Rushkoff Switches to Ubuntu

Author Douglas Rushkoff gets frustrated with Windows Vista, installs Ubuntu and loves it. I felt like quoting this entire post but I’ll restrain myself.

Yes, I’m working on it right now, and it makes even the Mac OS seem like a forest of unnecessary gizmos. Linux is blazingly fast compared with Microsoft’s OS, utterly simple, complete with any application you can imagine and – more amazingly – based on an entirely different philosophy than Windows. There’s a spirit of abundance and transparency in this Linux universe. Need something, and you just grab it. Pay, if you like, what you like, when you’ve determined its of value to you.

Dell Ideastorm

Dell launched a new, Digg-like web site a few days ago called Dell Ideastorm. Users can submit ideas for new Dell products or services and have them voted up by the community. The idea with the most votes by far is pre-installed Linux, number two is pre-installed

Linux Phrasebook

Linux Journal has a sample chapter from Scott Granneman’s new book [*Linux Phrasebook*](, which looks like an introduction to the Linux command line only organized by task with lots of examples. I like this format because it’s how I try to keep [my own notes]( on things I need to do. It’s also much easier than wading through man pages for the options you need.

Linux Kernel Myths

Greg Kroah-Hartman’s OLS keynote on Linux Kernel Myths is very interesting.
>And by secure, I really mean it. A lot of times a security problem will be found in one driver, or in one core part of the kernel, and the kernel developers fix it, and then go and fix it up in all other drivers that have the same problem. Then, when the fix is released, all users of all drivers are now secure. When other operating systems don’t have all of the drivers in their tree, if they fix a security problem, it’s up to the individual companies to update their drivers and fix the problem too. And that rarely happens. So people who buy the device, and then use the older driver that comes in the box with the device, which is insecure.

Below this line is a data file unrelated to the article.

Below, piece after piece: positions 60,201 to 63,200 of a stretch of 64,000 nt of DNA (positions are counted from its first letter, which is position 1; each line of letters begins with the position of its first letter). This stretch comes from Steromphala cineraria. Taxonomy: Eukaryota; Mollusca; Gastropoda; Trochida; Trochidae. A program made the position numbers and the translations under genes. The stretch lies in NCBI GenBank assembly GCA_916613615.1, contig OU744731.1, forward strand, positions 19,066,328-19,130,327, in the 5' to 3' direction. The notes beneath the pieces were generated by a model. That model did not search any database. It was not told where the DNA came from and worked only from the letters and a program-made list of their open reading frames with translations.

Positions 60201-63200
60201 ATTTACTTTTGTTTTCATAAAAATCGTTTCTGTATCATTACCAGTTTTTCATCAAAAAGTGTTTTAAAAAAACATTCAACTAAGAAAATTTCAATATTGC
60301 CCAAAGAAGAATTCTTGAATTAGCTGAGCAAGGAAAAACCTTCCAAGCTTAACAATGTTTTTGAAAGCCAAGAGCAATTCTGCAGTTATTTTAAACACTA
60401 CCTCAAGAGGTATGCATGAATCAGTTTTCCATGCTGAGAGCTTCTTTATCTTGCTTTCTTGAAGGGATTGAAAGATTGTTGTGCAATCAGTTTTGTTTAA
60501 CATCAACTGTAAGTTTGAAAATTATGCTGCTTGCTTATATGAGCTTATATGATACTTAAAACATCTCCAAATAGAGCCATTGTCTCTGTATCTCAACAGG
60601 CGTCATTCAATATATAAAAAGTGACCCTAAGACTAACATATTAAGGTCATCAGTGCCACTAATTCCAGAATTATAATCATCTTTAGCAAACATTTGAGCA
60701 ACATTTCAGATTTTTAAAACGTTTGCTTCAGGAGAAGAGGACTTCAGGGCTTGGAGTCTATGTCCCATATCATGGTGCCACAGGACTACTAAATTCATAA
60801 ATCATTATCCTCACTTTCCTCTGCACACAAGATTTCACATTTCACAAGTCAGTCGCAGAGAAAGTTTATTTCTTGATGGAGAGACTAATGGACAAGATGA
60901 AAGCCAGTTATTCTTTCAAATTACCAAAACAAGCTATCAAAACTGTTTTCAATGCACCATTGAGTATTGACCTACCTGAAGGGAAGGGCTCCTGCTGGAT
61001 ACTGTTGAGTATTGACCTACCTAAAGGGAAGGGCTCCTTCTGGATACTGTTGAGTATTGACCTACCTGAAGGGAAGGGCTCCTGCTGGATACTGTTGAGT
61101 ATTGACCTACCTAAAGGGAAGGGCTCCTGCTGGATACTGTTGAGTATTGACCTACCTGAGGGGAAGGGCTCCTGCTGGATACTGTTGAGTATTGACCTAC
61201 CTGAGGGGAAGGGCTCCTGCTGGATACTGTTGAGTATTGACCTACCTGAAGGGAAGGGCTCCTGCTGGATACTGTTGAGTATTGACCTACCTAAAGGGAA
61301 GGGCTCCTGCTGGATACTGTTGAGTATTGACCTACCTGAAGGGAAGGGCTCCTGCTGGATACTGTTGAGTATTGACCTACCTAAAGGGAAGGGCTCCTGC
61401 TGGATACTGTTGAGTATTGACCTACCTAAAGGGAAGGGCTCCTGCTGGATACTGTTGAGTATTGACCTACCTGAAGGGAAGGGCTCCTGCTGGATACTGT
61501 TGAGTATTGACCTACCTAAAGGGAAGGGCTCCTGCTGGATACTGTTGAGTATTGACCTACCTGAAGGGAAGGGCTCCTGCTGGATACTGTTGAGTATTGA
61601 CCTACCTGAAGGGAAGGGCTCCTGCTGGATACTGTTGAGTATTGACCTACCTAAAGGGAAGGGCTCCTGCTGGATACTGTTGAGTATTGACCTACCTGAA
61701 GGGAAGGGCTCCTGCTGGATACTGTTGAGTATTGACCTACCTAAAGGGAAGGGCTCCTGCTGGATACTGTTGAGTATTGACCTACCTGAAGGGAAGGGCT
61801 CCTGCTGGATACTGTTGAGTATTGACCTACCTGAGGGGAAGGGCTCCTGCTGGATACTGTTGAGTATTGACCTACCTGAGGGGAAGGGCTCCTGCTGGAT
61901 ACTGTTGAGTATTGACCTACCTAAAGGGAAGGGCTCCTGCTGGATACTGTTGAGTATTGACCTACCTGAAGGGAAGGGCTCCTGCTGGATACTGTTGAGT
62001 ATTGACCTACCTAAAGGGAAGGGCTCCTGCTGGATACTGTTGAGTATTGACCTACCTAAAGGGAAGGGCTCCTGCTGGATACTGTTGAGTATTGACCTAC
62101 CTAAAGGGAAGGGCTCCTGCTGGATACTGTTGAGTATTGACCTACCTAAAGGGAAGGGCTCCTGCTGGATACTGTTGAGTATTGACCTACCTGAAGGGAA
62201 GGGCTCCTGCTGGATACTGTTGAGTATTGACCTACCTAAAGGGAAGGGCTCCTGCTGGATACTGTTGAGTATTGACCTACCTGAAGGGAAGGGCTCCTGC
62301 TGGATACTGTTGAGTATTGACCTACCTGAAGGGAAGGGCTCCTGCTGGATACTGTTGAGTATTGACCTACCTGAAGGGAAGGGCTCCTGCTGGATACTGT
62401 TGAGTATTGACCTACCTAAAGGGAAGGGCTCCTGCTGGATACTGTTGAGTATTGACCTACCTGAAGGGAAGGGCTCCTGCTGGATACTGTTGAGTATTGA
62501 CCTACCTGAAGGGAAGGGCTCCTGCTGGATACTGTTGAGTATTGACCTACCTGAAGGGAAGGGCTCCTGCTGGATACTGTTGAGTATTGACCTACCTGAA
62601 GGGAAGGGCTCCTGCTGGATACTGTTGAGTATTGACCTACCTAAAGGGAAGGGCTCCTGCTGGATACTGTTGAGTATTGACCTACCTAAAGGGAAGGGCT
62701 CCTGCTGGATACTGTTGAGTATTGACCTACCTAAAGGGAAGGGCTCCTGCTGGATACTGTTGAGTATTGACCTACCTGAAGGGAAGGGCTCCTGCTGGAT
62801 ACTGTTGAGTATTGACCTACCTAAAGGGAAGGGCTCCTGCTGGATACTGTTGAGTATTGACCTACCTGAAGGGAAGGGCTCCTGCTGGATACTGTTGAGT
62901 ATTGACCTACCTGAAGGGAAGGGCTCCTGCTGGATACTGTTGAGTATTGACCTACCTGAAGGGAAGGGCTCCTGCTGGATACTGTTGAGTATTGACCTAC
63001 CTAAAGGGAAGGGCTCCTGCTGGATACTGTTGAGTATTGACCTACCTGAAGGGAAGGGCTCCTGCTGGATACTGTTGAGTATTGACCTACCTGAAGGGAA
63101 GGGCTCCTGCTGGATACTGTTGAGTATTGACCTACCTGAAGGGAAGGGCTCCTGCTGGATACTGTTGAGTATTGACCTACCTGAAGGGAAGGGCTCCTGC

Cory Doctorow Makes The Switch

Cory Doctorow is switching to Ubuntu! How many tech luminaries can Ubuntu rack up in the span of a few weeks? [Tim Bray]( is switching, too. Next Walt Mossberg will post a [glowing review]( and [Scoble]( will replace his Vista Beta install with [Dapper](

Essential Software

Updated: I keep a more current list on the wiki.

Now that Mark Pilgrim has switched to [Ubuntu]( he’s updated his essential software list. Here’s mine:

1. [Ubuntu](, Linux for human beings.
2. [Vim]( + [Markdown Vim Mode]( + [bufexplorer]( + [svncommand](, for people who don’t like taking their fingers off of home row.
2. [Nautilus File Manager]( Put Nautilus in spatial, tree-view mode and create some connections to remote servers you access regularly and you won’t know how you lived without it.
3. [Firefox]( + [Adblock]( + [Firebug]( + [Greasemonkey]( + [Gmail Smart-Delete Button]( + [mplayerplug-in]( I try to keep things simple.
4. [Gmail]( I still haven’t found any other web or desktop mail reader that has one-key archiving plus fast, indexed search, which is the killer Gmail combination.
4. [Google Reader]( I was using []( but it recently lost the essential feature of hiding read items.
4. [Backpack](, I’m [still]( keeping my life in here.
4. [GAIM]( GAIM has plugins? Who knew?
5. [gThumb]( Who needs camera software? I use a card reader and organize photos in good old-fashioned folders before uploading them to [Flickr](
6. [Rhythmbox](, mostly just for downloading podcasts.
7. [](, all-you-can-eat, Linux-compatible, DRM-free (I think) music streaming.
8. [Beagle](, fast, indexed desktop search.
9. [GNUCash]( It’s old and ugly but rock-solid and I have years of data in it.
10. [GNU Screen]( Run console apps detached! Do everything in a single terminal window! Impress your friends and strike fear into the hearts of your enemies!
10. [OpenSSH]( Kind of goes without saying.
10. [rsync]( + scripts based on [Mike Rubel’s]( for backups.

Vista and SUSE Linux Head to Head

CRN do a head-to-head comparison of Windows Vista and Novell SUSE Linux and like what they find.
> The basic question here is, can solution providers count on Linux to fill the gaps? The simple answer is yes.

> SUSE Linux Enterprise Desktop 10 has the feature set, compatibility and flexibility to meet the needs of most corporate desktop users. What’s more, at a price point roughly one-tenth of what Vista and Office 2007 will cost, SUSE Linux becomes harder to ignore.